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Reading the Vietnam forums on popular travel review site Tripadvisor, one theme immediately becomes apparent — the ripping off of tourists by taxi drivers, shoeshine boys, street traders, unscrupulous travel agents, etc. Not a day goes by without some unfortunate visitor telling tales of US$50 airport taxi rides, US$5 bananas or ‘luxury’ Halong Bay cruises that turn out to be anything but.


Yes, tourist scams exist in every country with a tourism industry, but it seems in Vietnam the scamming is a lot more widespread and upfront than in most other countries — strange for a country whose people set such store by the concept of ‘face.’


What’s interesting about scam forums on Tripadvisor are the various types of reaction. The most outraged are, of course, the victims, particularly those who are inexperienced travellers and haven’t done a great deal of pre-trip research, and who arrive expecting a friendly country full of smiling people in conical hats and have their expectations dashed before they’ve even left the airport. Their bad experience colours the rest of their holiday and they go home and tell their friends/family what a dreadful country Vietnam is.


Then there are those who, despite having fallen prey to some scam or other, just shrug it off, figure that they’ve only lost a few dollars, and don’t let it ruin their trip. They might be a bit more on their guard for the rest of their stay, but they figure that a few bad apples don’t spoil the entire barrel. They get home and tell stories of an exciting country that is challenging but rewarding to travel in.


Cultural Relativists


And finally there’s a group I refer to as cultural relativists. Usually reluctant to be called ‘tourists’ (they prefer the word ‘traveller’ or, in some appalling cases, ‘nomad.’ God help us) they are well-travelled, love rough and ready destinations like Vietnam, and see being ripped off as part of the travel experience. If a taxi driver overcharges them or a shoeshine guy steals their shoes, it’s OK, because everyone has to make a living — though luxury hotel or private airport transfer rates seem to fill them with rage. Seems the right to make a living doesn’t extend to everyone.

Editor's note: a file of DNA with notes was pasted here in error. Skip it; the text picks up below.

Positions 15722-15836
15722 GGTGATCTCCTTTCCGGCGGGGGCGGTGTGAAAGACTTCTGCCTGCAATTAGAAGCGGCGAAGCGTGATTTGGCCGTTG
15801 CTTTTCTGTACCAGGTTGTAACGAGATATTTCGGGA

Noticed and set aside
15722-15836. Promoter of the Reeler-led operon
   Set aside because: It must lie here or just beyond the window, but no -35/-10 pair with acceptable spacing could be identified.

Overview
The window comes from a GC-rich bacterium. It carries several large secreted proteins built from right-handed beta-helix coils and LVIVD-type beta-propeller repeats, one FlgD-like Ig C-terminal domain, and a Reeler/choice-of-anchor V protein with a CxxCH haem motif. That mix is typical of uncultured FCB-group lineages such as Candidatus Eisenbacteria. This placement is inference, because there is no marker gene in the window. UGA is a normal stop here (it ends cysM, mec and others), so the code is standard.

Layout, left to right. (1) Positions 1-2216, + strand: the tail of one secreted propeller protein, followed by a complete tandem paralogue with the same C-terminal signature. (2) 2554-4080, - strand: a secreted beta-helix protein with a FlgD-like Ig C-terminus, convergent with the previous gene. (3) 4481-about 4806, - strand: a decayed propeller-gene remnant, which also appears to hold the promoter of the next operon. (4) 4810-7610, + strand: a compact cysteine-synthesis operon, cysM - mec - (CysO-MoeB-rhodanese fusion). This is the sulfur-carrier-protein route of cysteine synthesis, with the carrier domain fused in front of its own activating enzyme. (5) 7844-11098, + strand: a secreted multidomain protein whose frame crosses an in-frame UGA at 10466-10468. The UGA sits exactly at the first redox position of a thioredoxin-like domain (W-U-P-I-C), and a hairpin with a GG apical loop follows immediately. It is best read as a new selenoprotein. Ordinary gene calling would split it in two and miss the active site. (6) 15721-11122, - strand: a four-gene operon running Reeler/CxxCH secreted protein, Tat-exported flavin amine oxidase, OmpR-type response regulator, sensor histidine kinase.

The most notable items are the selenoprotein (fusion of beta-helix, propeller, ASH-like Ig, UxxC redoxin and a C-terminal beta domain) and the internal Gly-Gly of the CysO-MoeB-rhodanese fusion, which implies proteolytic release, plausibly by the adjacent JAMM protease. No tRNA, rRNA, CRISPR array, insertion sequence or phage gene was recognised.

Unfortunately for Vietnam, the first group is usually the most vocal — people with something to complain about tend to shout the loudest. And the latter two groups may seem admirably tolerant and open-minded, but their indulgence of scamming and tourist hassle does more harm than good. Yes, everyone has a right to make a living, but if they can’t do so honestly, they don’t deserve to, and seeing their cheating or stealing as part and parcel of travelling in Vietnam simply makes the problem worse. 


Tourism in Vietnam has been the preserve of the intrepid and adventurous for too long — if the industry is to take off, it needs to attract holidaymakers and less experienced travellers, the type who generally fall into the first group. At the moment, it is scaring them off.

The Word

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